The Best Books On Understanding And Shaping Reality

The Books I Picked & Why

World Hypotheses: A Study in Evidence

By Stephen C. Pepper

World Hypotheses: A Study in Evidence

Why this book?

Stephen Pepper’s central insight is that philosophical systems cluster around a few core models, or "world hypotheses," drawn from common sense. He ignores details and personalities, and uses very little quotes and citations. Instead, he presents the central tenets of each world view using his own terms. His style permits an understanding of the grand scheme of philosophy, abstracted from the details of particular positions. The book is like a series of colored spotlights cast on a complicated scene. Irrelevant details of various philosophical positions disappear like so many shades of blue under a blue spotlight. Fundamental differences leap out, now from one angle, now from another.


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Walden Two

By B. F. Skinner

Walden Two

Why this book?

An intellectual hero to many thousands of people (including myself), B. F. Skinner took weeks out of his schedule as a young academic to write a novel. But it wasn’t just any novel – it was a story that showed why he believed that highly precise work with nonhuman animals about how environmental contingencies altered action, might be used as a means of producing human progress and well-being.

At the time this book was written, basic behavioral principles were still not yet used frequently to improve people’s lives. There was no such area as evidence-based psychotherapy, nor a robust field of organizational behavior change. This book was an aspirational answer from a man who would one day, about 20 years from the publication of this book, be the best-known scientist on the planet. Skinner said that if behavioral science keeps its eyes on the prize, one day soon it might be used by the public to foster human prosperity.


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Evolution in Four Dimensions: Genetic, Epigenetic, Behavioral, and Symbolic Variation in the History of Life

By Eva Jablonka, Marion J. Lamb, Anna Zeligowski

Evolution in Four Dimensions: Genetic, Epigenetic, Behavioral, and Symbolic Variation in the History of Life

Why this book?

In a highly influential volume, Jablonka and Lamb divided the process of evolution into four dimensions: genetic, epigenetic, behavioral, and symbolic. These dimensions are useful analytic tools that help us understand more of how to predict and influence behavior. By thinking of evolution in multidimensional terms, we can better appreciate its systemic and interactive nature. Especially the epigenetic dimension is rapidly coming to be widely known. Epigenetics refers to biological processes other than the sequence of DNA nucleotides, that regulate gene activity, expression, transcription, and function. Almost every day an important new study appears showing that experience alters genetic expression, often in long lasting ways, through epigenetic processes. Jablonka and Lamb disassemble this process, and show what really matters in heredity.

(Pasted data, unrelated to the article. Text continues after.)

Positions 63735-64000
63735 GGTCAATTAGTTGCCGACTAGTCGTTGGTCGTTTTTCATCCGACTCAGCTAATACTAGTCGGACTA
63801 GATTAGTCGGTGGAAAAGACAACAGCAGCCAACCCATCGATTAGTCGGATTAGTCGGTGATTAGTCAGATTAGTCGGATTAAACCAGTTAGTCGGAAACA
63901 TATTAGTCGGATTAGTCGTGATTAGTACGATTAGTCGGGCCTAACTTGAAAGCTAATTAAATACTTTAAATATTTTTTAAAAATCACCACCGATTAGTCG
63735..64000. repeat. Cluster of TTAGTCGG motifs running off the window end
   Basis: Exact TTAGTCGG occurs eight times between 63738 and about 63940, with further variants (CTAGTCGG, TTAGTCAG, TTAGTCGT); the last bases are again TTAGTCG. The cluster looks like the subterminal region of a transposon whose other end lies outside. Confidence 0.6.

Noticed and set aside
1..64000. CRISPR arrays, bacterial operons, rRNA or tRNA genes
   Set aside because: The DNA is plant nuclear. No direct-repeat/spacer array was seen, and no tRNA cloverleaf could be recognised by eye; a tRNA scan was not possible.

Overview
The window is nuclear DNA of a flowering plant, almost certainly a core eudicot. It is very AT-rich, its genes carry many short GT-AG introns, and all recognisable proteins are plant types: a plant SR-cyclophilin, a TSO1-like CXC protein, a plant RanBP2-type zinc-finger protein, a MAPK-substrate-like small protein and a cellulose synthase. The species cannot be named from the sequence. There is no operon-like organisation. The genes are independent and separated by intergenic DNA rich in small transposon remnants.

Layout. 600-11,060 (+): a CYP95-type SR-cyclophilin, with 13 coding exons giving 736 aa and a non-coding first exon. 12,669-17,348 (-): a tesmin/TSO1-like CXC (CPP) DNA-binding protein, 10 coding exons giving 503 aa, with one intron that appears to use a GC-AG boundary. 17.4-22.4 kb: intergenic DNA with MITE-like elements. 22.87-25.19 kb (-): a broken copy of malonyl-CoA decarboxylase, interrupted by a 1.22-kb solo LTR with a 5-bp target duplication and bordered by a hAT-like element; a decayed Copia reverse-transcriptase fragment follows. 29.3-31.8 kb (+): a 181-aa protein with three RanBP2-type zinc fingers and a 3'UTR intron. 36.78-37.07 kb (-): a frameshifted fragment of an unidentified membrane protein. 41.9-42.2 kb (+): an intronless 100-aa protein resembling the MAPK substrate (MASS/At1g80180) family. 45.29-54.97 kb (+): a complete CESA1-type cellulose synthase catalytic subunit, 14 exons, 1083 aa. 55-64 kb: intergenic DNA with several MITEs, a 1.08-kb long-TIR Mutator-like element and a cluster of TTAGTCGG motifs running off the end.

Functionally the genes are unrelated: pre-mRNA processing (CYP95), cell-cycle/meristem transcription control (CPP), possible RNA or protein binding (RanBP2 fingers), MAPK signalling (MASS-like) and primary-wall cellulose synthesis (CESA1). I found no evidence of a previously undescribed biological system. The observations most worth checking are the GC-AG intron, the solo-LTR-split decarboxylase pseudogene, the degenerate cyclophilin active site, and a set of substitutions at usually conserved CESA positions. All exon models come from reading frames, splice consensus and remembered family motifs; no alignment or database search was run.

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Evolution for Everyone: How Darwin's Theory Can Change the Way We Think about Our Lives

By David Sloan Wilson

Evolution for Everyone: How Darwin's Theory Can Change the Way We Think about Our Lives

Why this book?

We can’t understand ourselves, unless we understand our evolutionary history. In his book Evolution for Everyone, evolutionary biologist David Sloan Wilson outlines the principles behind our biology, history, culture, and morality. In order to understand how these processes came to be, we must view evolution through a multi-level and multi-dimensional lense, which is not only central to our modern understanding of evolution, but provides an extended evolutionary synthesis that allows evidence-based psychotherapists to view themselves as applied evolution scientists. David Sloan Wilson describes these processes and more in an accessible and engaging manner – all inside this volume.


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The Case Against Reality: Why Evolution Hid the Truth from Our Eyes

By Donald Hoffman

The Case Against Reality: Why Evolution Hid the Truth from Our Eyes

Why this book?

The most important source of conflict is the unwarranted idea that language maps on to “reality” – and that we can test the degree to which it does by the correspondence between our ideas and the organization of the “real world.” In that frame, differences in perception devolve to who is right and who is wrong, and intellectual or actual fighting is not far away. But this idea about “truth” is unjustified and wrong. What Donald Hoffman has done in this book is to show that our common sense understanding that our sensory and perceptual systems evolved to correspond to the world is a delusion. And when you appreciate that evolutionary epistemology does not support delusion, then you are much more able to cut yourself loose from unnecessary ontological assumptions and can instead focus on how to use your life to interact with this one world in ways that are successful for yourself and those you love.


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